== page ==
Every now and then someone takes the internet and transplants into real life. And every now and then parody is so successfully employed as to benefit both the object and the subject of the parody. With his social experiment and promotional stunt Dumb Starbucks, Comedy Central comedian Nathan Fielder did both.
Fielder’s Comedy Central show, Nathan For You, centers on the premise that he gives small businesses terrible advice, and if the legal advice posted in the FAQ was not terrible, it was not far from it. Furthermore, with the online hype that Dumb Starbucks immediately received (and which spilled over into regular media as well), there was no way for Starbucks to pursue legal action without looking like the bad actor in this drama, prompting Borodkin to dub Dumb Starbucks “the perfect crime.”
One might even be able to make the argument that Starbucks received free advertisement from Fielder’s self-promotion. First of all, by not pursuing legal action, by playing it cool, they did not fall out of favor with the Twitter-verse and members of other social media. They may even have become cooler in the eyes of those who abhor what they consider the litigious behavior of megalomaniac, global brands (see Louis Vuitton below). Secondly, although hardly anyone could be unaware of Starbucks at this point (especially anyone who would have heard about Dumb Starbucks), there is an argument to be made that trademark parodies increase the awareness of the brand being parodied. As the Second Circuit has pointed out, “[a] parody must convey two simultaneous-and contradictory-messages: that it is the original, but also that it is not the original and is instead a parody.” Cliffs Notes, Inc. v. Bantam Doubleday Dell Publ. Group, Inc., 886 F.2d 490, 494 (2d Cir.1989) (emphasis in original). As such, it refers to the original and the original must be known to the audience, but the audience must also know that it is not the original for there to be any kind of humorous effect. Thus, someone who does not know the parodied brand but wishes to find out what everybody’s laughing about would need to research it and in turn increase the parodied company’s brand awareness.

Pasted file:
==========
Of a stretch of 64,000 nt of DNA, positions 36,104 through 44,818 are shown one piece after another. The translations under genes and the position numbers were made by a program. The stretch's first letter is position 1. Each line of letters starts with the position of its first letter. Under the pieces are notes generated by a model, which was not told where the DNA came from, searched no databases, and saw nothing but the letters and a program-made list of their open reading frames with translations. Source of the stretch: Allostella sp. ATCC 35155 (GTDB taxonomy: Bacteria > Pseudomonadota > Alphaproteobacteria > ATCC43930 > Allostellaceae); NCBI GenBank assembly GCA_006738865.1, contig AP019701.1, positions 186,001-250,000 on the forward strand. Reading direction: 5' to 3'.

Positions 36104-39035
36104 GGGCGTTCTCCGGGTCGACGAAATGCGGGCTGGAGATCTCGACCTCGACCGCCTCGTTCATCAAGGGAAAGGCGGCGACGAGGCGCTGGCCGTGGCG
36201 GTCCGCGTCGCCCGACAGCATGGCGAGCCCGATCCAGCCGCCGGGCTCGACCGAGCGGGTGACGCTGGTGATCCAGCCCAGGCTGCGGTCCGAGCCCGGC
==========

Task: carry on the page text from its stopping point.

Although not as brazen as Dumb Starbucks, the defendant in a relatively recent case dealing with the same issues (Louis Vuitton v. Haute Diggity Dog, 507 F.3d 252 (4th Cir. 2007)) was found not to infringe based on its products being parody. Haute Diggity Dog makes plush toys for pets in the shape of exclusive handbags and other exclusive goods, and the Fourth Circuit held that the company had successful referenced Louis Vuitton without causing consumer confusion or impairing the distinctiveness of Louis Vuitton’s trademark, making it a non-infringing parody. The court even went so far as to say that the fact that Louis Vuitton is such a well-known mark may actually have worked against it (usually the famousness of a trademark works in the markholders favor) since a parody cannot be successfully employed when no one knows what’s being referenced.
We will never know if the Ninth Circuit would have ruled the same way for Dumb Starbucks. As soon as Fielder announced that he was the wizard behind the curtain, the LA Health Department shut down his art installation/store for lack of a permit. Nothing of this really matters though, because Fielder had already received more advertising for his show and himself than any 30-second spot on television ever could have bought him, and Starbucks could do nothing without feeding into the parody of it as a member of the Establishment.
Christoffer Strömstedt is a J.D. candidate, ’15, at the NYU School of Law.